A growth in online driver risk management and e-driver training solutions among fleet operators is bring predicted for 2011 as businesses look to improve efficiency and keep their costs low over the coming 12 months.
“Many fleet operators have put off their driver risk assessments and training due to the recession,” said Graham Hurdle, managing director of E-Training World.
“However, we’ve spoken to a large number who say that this year they can’t wait any longer, and must take action. But with budgets being tight they are looking for the most cost-effective, simplest and beneficial route – and this is to do it online.”
Hurdle says that adopting a web-based route for both driver risk assessments and training not only involves a relatively low cost outlay – it also saves time and money by reducing accidents, avoiding unnecessary ‘in vehicle’ training and improving fuel consumption.
“The days of ‘sheep dip’ driver training, where an employer puts all drivers on the same defensive driving course, seem to be over,” continued Graham.
“Now companies are using our online risk assessments to determine with precision what form of training, if any, is required. This can reduce on-road training to less than 10 per cent of fleet drivers which is a massive saving.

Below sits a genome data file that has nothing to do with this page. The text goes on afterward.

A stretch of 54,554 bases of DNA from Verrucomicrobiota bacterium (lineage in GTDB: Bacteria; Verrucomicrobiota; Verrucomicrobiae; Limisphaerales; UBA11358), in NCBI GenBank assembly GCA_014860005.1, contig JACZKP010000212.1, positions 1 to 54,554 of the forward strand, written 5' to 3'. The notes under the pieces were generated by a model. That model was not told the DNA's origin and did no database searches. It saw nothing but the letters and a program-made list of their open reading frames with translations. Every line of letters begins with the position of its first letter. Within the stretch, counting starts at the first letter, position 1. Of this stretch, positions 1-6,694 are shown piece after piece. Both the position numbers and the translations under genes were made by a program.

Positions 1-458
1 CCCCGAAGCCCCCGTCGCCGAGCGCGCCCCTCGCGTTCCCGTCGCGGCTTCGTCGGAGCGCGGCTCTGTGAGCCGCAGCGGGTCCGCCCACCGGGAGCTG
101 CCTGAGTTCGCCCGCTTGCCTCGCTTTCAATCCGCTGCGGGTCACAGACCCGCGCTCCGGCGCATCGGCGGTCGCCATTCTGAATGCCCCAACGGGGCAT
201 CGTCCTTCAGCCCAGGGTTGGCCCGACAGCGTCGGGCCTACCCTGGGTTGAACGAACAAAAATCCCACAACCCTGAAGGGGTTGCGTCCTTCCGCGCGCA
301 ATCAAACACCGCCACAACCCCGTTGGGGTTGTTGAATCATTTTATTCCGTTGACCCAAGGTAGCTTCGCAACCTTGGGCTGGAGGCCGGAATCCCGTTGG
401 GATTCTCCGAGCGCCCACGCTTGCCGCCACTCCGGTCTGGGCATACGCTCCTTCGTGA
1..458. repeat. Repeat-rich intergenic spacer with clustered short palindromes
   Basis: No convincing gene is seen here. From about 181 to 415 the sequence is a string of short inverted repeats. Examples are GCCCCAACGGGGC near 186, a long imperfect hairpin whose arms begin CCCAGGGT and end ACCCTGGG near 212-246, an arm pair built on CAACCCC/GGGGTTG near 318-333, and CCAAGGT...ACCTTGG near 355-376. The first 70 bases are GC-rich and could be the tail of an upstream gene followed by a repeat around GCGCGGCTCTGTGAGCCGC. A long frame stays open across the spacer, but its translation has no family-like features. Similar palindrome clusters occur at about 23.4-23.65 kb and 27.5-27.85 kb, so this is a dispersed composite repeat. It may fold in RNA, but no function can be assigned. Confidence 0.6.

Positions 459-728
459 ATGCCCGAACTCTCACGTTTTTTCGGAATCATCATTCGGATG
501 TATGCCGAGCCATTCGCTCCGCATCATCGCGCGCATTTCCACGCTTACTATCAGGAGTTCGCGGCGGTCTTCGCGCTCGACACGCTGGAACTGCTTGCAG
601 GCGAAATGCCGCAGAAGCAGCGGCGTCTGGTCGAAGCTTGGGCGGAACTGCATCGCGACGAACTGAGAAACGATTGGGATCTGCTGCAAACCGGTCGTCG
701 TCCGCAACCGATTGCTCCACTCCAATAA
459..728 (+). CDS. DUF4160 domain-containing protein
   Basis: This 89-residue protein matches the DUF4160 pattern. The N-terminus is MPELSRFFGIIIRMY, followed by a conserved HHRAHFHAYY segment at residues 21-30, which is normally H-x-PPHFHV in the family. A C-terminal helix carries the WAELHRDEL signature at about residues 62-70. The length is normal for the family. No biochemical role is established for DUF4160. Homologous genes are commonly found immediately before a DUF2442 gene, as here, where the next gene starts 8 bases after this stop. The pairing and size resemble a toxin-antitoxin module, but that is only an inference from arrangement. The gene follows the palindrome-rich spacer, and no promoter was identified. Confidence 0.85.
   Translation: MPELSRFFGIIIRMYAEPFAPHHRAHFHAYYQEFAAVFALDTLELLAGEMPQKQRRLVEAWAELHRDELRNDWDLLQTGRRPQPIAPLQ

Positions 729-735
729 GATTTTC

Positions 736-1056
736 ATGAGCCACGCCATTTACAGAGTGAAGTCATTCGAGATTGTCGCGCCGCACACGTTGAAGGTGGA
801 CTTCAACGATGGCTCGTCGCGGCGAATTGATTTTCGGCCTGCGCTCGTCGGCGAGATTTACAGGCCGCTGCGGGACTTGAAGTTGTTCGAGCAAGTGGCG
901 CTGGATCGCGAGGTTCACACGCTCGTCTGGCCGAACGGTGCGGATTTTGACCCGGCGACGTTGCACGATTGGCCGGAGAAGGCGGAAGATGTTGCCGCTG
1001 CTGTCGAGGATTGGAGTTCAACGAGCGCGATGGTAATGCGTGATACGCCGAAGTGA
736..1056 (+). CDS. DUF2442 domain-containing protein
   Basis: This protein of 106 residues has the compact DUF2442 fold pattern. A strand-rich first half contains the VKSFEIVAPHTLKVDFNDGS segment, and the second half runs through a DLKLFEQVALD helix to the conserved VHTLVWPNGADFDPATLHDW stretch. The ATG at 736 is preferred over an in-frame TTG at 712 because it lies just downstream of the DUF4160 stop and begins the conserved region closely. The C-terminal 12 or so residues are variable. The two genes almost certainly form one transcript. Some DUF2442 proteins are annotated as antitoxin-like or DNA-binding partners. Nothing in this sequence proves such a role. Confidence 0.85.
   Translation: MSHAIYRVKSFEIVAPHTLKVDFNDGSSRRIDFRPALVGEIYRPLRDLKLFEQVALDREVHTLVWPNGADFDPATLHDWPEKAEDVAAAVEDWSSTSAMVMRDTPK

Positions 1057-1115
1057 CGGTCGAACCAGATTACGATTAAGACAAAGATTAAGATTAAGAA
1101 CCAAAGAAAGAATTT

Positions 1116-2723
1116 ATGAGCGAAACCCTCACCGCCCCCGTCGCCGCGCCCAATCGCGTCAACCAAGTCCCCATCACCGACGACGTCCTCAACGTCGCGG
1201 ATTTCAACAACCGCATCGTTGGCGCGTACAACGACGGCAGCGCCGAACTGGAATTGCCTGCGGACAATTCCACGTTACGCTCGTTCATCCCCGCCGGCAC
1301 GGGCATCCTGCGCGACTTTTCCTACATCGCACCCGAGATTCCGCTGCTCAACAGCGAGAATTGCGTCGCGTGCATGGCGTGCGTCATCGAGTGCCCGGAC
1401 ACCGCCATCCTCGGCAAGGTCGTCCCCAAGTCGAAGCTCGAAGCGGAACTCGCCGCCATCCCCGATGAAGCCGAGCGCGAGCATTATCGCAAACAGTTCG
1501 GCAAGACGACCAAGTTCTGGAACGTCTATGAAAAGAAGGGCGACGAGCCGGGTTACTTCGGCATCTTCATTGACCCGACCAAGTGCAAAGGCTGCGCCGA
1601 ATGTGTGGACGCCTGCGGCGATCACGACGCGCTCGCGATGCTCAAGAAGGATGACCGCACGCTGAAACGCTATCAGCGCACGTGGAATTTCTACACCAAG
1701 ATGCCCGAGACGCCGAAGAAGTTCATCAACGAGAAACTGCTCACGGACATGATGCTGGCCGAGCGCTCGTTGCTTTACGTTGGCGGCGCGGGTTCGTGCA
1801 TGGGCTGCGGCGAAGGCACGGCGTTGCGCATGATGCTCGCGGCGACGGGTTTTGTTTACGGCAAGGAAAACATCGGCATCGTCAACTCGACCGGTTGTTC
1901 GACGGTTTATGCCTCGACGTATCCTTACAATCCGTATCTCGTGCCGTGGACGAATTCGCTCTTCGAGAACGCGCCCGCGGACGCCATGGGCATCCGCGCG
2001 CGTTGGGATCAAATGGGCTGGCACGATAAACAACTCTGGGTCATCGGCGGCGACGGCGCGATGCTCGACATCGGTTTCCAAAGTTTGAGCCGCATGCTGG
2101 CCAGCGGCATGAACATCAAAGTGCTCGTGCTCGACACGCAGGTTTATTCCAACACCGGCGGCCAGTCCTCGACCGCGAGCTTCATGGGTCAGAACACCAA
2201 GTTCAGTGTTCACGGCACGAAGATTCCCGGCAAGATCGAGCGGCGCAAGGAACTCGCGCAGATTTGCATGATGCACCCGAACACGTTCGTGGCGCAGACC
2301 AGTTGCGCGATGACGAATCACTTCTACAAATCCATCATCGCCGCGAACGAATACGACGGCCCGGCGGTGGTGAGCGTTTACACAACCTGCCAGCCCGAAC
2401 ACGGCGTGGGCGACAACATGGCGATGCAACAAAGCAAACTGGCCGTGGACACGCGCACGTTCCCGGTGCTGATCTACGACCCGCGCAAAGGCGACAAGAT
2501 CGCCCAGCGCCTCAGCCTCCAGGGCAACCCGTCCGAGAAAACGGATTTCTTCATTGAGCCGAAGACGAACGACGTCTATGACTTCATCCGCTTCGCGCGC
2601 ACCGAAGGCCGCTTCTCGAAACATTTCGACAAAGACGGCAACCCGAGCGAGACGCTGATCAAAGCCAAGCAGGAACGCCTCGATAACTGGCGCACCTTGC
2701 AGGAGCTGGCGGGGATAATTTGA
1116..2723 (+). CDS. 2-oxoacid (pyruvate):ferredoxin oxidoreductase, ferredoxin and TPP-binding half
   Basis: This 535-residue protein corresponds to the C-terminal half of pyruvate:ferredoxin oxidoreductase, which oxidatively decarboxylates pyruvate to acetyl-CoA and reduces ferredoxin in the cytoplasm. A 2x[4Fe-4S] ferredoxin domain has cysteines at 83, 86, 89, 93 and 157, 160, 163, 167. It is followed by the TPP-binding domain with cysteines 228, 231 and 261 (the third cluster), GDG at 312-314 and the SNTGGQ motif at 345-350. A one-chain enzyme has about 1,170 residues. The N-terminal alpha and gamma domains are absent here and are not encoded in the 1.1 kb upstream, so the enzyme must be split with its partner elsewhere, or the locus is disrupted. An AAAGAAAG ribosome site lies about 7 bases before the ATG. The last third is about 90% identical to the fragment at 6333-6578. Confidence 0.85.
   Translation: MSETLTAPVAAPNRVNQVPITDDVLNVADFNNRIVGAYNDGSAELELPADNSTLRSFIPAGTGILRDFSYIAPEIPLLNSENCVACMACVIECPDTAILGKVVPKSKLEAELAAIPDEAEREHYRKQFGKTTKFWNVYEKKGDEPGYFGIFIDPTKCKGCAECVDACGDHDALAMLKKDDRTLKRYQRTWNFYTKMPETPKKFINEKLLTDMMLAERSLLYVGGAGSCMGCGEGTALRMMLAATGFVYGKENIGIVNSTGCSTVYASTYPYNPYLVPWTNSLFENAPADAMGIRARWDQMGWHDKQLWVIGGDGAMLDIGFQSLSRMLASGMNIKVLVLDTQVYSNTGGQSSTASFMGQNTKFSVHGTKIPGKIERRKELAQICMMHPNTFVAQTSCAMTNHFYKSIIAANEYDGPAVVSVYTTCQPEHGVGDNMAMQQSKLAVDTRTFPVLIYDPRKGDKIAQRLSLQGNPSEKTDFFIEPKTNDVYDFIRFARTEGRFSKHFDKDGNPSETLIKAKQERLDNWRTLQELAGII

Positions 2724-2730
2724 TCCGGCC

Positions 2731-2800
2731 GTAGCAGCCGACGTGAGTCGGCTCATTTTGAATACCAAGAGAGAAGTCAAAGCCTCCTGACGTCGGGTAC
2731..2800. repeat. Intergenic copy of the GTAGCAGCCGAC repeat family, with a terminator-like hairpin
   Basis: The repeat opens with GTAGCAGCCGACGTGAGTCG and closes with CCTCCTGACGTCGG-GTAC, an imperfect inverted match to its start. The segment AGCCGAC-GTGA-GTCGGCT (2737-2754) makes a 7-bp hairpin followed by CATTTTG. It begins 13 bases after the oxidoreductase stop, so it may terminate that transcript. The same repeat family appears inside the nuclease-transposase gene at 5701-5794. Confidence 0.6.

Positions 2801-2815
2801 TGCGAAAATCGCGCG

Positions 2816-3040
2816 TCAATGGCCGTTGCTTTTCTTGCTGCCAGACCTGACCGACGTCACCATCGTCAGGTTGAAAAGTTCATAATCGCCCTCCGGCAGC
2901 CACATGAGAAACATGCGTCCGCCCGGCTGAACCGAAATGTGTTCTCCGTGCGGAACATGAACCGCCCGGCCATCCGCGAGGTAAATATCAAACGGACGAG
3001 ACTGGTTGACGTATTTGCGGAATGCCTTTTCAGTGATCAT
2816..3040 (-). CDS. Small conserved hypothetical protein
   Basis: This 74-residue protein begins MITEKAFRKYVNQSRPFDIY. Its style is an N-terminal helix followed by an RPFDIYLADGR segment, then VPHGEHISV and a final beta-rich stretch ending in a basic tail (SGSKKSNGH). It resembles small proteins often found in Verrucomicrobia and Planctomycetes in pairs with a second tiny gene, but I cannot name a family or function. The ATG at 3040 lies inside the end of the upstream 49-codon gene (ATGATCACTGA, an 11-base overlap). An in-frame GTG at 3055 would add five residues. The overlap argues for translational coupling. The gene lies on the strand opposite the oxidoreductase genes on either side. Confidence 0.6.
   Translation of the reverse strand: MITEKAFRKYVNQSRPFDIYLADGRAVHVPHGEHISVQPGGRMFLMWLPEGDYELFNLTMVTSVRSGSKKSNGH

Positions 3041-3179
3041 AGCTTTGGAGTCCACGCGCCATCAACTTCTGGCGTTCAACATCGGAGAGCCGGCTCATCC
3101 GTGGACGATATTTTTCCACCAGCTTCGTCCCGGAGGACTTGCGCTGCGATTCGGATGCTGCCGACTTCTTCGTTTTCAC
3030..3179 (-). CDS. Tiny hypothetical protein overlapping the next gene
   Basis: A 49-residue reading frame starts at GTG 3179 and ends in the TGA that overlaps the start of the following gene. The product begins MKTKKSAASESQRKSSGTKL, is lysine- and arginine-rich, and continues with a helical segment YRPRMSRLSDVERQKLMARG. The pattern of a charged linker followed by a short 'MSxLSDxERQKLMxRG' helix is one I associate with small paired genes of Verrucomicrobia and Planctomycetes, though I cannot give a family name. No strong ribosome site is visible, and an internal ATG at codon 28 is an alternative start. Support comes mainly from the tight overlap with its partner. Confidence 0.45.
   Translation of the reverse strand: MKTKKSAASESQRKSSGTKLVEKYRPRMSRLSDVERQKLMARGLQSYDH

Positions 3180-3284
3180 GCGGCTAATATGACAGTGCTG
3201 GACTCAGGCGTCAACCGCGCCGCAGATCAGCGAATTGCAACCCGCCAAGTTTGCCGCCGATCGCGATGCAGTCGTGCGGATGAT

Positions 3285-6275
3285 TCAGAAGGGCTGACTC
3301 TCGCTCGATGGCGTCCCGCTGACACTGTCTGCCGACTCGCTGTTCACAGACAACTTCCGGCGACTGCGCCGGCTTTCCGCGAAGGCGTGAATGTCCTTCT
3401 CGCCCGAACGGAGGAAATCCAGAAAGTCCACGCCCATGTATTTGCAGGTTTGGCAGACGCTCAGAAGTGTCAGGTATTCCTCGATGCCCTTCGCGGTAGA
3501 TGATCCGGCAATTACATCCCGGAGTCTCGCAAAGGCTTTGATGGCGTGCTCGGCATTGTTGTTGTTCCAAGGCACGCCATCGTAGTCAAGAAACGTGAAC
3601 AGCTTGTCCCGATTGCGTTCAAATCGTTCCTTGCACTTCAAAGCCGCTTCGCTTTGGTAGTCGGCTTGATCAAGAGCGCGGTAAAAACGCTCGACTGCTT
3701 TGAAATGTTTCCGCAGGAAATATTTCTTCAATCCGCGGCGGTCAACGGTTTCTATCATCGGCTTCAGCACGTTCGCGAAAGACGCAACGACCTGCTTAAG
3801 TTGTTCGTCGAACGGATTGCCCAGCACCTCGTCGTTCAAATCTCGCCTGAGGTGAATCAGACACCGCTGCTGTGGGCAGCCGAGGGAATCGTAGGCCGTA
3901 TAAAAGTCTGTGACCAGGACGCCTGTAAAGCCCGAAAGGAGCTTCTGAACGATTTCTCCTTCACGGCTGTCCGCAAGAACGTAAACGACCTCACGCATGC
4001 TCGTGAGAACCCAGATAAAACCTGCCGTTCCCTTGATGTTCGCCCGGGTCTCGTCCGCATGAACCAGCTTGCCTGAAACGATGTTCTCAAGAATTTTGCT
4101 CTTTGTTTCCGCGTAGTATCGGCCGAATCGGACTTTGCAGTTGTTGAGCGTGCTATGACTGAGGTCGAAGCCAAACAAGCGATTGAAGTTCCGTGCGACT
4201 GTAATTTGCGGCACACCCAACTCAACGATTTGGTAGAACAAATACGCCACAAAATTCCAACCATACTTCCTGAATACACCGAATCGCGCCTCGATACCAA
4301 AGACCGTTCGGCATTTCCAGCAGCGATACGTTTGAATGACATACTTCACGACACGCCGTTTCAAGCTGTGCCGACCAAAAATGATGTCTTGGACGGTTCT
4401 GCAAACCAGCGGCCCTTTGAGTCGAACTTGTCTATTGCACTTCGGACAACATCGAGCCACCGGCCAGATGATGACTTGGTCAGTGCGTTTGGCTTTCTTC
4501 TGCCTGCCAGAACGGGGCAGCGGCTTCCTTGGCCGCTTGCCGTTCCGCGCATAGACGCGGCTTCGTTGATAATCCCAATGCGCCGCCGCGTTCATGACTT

“And because fleet operators understand that reducing accidents is mainly to do with changing driver attitudes, our online driver training course is soaring in popularity as it is 90 per cent cheaper than a driver training day.
“It is also proven to reduce collisions by up to 20 per cent and offer fuel savings of nearly 10 per cent which means it more than pays for itself. And with additional on site support our clients have seen accidents reduce by 70 per cent.”
To support the expansion of web-based technology E-Training World has recently launched a service called, ‘Telematics ROI’: “We use our team of qualified Risk Managers and some clever software to monitor drivers daily, using the data to tailor individual driver training programmes,” explained Hurdle.
“Moving forwards, I see this is an important new approach. Because my expectation is that almost all assessment, training and driver monitoring will eventually become web-based with very little physical intervention at all. Particularly when we see greater advancements in the extraction of in-vehicle data which is streamed into our fleet and risk management systems which means drivers and their vehicles are churning data out from their journeys into software which can interpret it.”